Systems analysis of model organisms in the study of human disease phenotypes
- Author(s): Gersten, Merril Joy
- et al.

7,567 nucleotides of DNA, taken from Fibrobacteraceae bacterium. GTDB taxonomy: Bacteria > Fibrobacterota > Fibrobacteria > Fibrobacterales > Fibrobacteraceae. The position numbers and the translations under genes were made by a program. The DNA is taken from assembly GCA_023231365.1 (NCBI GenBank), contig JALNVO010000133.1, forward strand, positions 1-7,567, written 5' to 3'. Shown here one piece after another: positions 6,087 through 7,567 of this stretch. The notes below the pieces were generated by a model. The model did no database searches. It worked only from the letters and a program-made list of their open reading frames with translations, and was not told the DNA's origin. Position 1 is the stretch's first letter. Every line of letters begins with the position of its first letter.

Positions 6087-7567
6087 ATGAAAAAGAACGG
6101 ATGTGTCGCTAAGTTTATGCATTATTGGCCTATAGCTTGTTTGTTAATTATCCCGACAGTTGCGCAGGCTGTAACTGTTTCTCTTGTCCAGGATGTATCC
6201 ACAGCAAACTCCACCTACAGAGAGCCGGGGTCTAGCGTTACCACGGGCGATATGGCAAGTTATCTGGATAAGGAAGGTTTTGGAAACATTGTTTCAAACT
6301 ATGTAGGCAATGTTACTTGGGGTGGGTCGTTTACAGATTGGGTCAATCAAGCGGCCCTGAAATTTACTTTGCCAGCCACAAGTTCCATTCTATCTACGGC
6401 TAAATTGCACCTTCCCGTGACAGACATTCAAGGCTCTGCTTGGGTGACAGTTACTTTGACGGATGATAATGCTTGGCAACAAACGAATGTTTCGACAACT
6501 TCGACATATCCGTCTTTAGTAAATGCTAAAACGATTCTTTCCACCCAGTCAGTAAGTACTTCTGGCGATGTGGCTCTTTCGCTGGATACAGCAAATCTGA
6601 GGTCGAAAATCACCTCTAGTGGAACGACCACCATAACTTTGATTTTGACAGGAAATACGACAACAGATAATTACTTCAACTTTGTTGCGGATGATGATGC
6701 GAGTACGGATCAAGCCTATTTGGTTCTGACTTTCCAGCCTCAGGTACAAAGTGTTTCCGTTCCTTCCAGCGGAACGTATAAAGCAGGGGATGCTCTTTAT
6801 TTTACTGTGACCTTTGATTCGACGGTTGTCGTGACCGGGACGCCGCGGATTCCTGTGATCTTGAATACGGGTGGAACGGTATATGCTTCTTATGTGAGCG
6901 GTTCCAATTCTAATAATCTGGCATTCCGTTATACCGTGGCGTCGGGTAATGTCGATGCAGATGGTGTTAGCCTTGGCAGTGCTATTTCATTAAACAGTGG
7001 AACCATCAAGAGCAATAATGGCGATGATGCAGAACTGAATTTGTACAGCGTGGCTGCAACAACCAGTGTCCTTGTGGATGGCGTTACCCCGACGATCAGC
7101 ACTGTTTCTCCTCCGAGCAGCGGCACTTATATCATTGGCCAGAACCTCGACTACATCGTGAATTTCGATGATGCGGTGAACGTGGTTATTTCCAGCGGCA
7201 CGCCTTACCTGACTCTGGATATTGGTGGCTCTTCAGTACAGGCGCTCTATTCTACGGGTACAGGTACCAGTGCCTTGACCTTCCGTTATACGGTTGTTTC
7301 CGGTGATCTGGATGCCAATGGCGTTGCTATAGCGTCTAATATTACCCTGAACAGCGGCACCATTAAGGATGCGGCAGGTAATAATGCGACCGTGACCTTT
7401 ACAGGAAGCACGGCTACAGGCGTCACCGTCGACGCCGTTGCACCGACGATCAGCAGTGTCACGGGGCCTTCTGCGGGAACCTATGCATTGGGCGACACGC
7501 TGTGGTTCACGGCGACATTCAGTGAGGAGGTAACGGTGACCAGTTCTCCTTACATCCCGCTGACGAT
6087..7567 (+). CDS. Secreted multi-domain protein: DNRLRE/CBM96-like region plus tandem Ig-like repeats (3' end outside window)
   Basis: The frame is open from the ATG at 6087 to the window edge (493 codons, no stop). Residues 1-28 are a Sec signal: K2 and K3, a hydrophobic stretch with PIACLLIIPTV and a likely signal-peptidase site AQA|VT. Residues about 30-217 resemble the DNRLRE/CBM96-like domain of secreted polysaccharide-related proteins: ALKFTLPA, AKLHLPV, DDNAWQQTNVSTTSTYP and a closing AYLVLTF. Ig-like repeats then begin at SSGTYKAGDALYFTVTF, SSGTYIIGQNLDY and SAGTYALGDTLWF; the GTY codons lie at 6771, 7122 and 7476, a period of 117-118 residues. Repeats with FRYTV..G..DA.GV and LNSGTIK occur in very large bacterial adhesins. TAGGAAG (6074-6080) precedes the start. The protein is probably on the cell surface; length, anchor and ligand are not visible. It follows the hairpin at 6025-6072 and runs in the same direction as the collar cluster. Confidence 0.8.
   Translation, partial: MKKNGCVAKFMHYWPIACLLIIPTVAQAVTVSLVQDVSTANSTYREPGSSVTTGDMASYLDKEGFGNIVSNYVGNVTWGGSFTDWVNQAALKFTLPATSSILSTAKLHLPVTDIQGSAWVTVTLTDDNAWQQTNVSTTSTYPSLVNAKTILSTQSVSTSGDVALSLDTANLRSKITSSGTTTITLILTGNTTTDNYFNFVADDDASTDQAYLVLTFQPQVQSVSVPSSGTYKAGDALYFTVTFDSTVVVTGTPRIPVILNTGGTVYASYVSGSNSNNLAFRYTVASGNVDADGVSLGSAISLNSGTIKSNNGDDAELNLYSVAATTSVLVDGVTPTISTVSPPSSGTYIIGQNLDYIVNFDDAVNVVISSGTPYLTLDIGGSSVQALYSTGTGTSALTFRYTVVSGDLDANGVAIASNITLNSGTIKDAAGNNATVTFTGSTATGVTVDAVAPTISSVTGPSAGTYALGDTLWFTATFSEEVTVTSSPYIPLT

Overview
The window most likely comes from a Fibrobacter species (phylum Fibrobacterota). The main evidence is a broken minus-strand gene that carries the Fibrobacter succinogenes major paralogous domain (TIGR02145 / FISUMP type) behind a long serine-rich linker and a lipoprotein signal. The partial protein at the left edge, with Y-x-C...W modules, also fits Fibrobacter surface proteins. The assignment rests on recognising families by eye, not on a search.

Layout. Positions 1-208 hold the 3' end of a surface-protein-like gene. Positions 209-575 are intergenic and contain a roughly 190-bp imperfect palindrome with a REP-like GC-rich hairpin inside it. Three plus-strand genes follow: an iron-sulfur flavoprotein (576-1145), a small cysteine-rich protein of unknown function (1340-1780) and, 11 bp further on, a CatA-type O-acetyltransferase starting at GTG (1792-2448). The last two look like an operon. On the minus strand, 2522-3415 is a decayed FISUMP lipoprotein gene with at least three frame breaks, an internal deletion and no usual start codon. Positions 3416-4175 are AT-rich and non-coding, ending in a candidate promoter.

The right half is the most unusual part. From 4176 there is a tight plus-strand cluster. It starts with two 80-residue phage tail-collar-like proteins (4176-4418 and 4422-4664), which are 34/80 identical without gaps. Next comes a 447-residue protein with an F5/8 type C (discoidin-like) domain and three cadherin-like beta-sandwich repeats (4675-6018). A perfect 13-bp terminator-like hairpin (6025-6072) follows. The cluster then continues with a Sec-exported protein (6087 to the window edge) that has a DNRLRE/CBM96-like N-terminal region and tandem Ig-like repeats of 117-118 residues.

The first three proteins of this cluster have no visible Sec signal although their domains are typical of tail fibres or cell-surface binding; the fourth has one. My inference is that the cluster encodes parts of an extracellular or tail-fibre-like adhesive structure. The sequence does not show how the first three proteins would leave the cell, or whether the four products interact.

Complex phenotypes are distinguished by the interplay of multiple interacting molecules and pathways. Effective study of these phenotypes requires a comprehensive approach utilizing unbiased, genome-scale datasets, including transcriptomics, proteomics and genome sequencing. These datasets can be computationally analyzed to identify known pathways and processes likely to contribute to the phenotype and can be integrated to produce models and make testable predictions. The latter analyses are aided by incorporation of proteome-wide protein-protein interaction data, which can be represented as a network and which may permit the identification of novel functional modules that contribute to the pathogenesis or physiology of the complex phenotype. I used a systems approach to study two complex phenotypes in animal models of the human conditions. In Chapter 2, I looked at rhesus macaques suffering from SIV encephalopathy (SIVE), a model for human HIV-Associated Dementia (HAD). Previous work using a human microarray had identified significant upregulation of inflammatory molecules in monkeys suffering from SIVE but little significant gene downregulation. I integrated gene expression data obtained using a newly available rhesus- specific microarray with a large human protein-protein interaction network I constructed from multiple sources, and then applied a module-finding algorithm to identify modules that discriminated between control and SIVE monkeys. I identified EGR1, which plays a role in memory and learning, as a candidate gene and further work led to a model linking infection-associated downregulation of EGR1 to the cognition deficits seen in HAD. In Chapters 3, 4, and 5, I investigated hypoxia tolerance in Drosophila melanogaster that had been adapted to 4% O2 over generations of selection at progressively lower oxygen tension. Hypoxia contributes to the morbidity and mortality of several important human diseases, including myocardial infarction and stroke, and plays a role in the chemo- and radio-resistance of solid tumors. Understanding mechanisms of hypoxia tolerance may help design new therapeutic approaches to these diseases. In Chapter 3, I analyzed the genome sequences of control and hypoxia- tolerant flies, and in Chapter 4, I analyzed gene expression data. Polymorphisms and gene expression changes identified in the hypoxia-tolerant flies both pointed to involvement of the Wnt signaling pathways in acquisition of hypoxia tolerance. In Chapter 5, I confirmed Wnt signaling involvement through experimental studies of Wnt pathway gene overexpression and knockdown